Don Haworth:

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It seems to me that you can't stray too far in film or stage from the world of reality, whereas in a radio play you can make the most amazing transitions in a second. Can you think of an example in your own work where you perhaps surprised even yourself doing very startling changes?

DH: Not sure about startling changes from one place to another, but the creation within the dialogue of a world outside the immedaite existence of the people taking part in the dialogue.

In 'Talk of Love and War' I have two chaps who are talking in a hut, and that, really, is all there is in the play, but it is possible, simply through the dialogue of two people, to create very many different backgrounds, and to people all those backgrounds...... so that in this play, there are many people who are present to the listener, who are never actually present as actors speaking in the studio.

Anyone spoken of, in radio, is as real as someone who is there and speaking, which is not so in any other medium.

    Don Haworth referred there to 'Talk of Love and War', the second of three of his plays to win the coveted Giles Cooper Award, the radio equivalent perhaps of the Hollywood Oscars. And like another play, 'Daybreak', 'Talk of Love and War' draws on Don's RAF experience as a flier in the Second World War. In this excerpt, two young pilots make light of their dangerous combat assignments....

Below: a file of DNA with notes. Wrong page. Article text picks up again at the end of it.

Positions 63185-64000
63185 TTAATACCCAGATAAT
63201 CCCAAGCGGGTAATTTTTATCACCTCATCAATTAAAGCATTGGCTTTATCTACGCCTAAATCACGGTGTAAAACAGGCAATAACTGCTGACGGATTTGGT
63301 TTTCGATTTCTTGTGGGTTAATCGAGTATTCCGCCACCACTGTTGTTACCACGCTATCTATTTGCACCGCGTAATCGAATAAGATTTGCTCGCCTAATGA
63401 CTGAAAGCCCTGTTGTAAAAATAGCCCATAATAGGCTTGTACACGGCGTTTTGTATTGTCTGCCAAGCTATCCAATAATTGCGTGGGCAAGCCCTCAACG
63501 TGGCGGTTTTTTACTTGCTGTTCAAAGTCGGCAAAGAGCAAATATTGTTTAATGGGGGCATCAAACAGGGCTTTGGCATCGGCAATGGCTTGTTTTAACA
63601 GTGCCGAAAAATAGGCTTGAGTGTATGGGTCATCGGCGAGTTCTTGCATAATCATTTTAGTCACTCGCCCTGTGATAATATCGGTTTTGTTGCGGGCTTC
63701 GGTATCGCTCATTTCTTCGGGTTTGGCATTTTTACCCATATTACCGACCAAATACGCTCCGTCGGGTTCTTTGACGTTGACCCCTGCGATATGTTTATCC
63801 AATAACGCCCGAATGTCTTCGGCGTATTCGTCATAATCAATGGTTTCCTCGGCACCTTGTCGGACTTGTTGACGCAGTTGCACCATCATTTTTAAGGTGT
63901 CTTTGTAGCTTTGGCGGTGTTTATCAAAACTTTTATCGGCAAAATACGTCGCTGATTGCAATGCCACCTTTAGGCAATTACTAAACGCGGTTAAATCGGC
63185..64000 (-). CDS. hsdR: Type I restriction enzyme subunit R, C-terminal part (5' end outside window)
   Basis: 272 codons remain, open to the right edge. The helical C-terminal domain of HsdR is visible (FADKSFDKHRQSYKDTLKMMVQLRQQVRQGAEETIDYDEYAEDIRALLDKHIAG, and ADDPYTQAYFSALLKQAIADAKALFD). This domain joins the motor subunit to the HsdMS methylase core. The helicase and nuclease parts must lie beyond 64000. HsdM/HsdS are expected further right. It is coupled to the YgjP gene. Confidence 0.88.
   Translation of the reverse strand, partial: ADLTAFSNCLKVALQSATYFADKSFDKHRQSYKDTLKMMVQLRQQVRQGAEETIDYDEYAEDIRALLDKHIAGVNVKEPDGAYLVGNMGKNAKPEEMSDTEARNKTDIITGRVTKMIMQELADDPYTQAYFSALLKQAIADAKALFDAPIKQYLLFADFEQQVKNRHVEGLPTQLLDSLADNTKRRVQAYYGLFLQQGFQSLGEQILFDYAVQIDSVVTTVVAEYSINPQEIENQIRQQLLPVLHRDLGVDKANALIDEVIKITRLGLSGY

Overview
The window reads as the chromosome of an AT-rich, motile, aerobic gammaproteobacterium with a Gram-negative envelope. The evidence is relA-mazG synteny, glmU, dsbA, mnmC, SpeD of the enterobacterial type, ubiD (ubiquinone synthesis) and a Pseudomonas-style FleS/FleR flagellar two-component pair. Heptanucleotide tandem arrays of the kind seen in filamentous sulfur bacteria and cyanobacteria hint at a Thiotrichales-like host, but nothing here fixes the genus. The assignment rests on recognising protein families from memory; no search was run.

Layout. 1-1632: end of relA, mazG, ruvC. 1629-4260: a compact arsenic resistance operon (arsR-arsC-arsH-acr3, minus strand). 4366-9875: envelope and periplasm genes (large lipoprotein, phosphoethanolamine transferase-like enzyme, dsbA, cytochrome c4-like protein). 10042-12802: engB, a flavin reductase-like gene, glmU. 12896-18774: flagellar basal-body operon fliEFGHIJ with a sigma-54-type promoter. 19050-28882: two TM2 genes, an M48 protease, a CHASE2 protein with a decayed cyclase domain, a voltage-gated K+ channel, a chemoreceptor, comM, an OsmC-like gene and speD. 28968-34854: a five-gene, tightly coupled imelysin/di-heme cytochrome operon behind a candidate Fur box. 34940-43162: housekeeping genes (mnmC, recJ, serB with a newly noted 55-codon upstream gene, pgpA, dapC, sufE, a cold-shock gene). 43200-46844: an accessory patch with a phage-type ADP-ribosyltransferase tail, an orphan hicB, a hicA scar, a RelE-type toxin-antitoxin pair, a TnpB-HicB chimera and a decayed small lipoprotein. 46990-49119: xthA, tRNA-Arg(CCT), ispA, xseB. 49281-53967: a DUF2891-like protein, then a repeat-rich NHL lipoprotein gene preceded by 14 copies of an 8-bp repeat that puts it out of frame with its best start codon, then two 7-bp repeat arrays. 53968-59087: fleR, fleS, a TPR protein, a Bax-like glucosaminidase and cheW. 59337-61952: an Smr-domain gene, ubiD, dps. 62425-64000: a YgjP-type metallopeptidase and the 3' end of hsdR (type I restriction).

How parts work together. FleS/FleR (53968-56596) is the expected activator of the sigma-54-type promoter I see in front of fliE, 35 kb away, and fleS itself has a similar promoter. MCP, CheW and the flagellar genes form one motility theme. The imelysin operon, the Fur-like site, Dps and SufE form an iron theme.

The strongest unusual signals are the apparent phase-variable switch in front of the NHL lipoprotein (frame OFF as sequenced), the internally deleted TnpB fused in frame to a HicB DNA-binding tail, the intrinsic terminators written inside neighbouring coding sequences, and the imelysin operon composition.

Pilot 1: I reckon our abode has become the social centre of the whole station.

      Pilot 2: Gale and Hemsdale get more visitors.

      Pilot 1: Fair do's. They had half a hut to start with, and good armchairs they got from home.

      Pilot 2: Gale and Hemsdale.... they sound like a furniture shop.

      Pilot 1: Quite....I believe they've acquired a chamber pot.

      Pilot 2: They lack for nothing -

      Pilot 1: No.

      Pilot 2: If Gale and Hemsdale get the chop .... we'll maybe move into their room, smartish!

      Pilot 1: I hadn't thought of that...

      Pilot 2: And as they fly together....

      Pilot 1 Two birds with one stone....

      Pilot 2: But we'll take our stove.

      Pilot 1: Isn't it cemented in?

      Pilot 2: Oh, I could cope!

      Pilot 1: In fact, thinking more positively about it .... if we see them go up in flames we'll execute a 180 degree turn forthwith, and nip back, and shift the stove and our clobber into their premises while the other claimants are still embroiled with the enemy...

      Pilot 2: You can get shot for that...

      Pilot 1:It'd be worth it.

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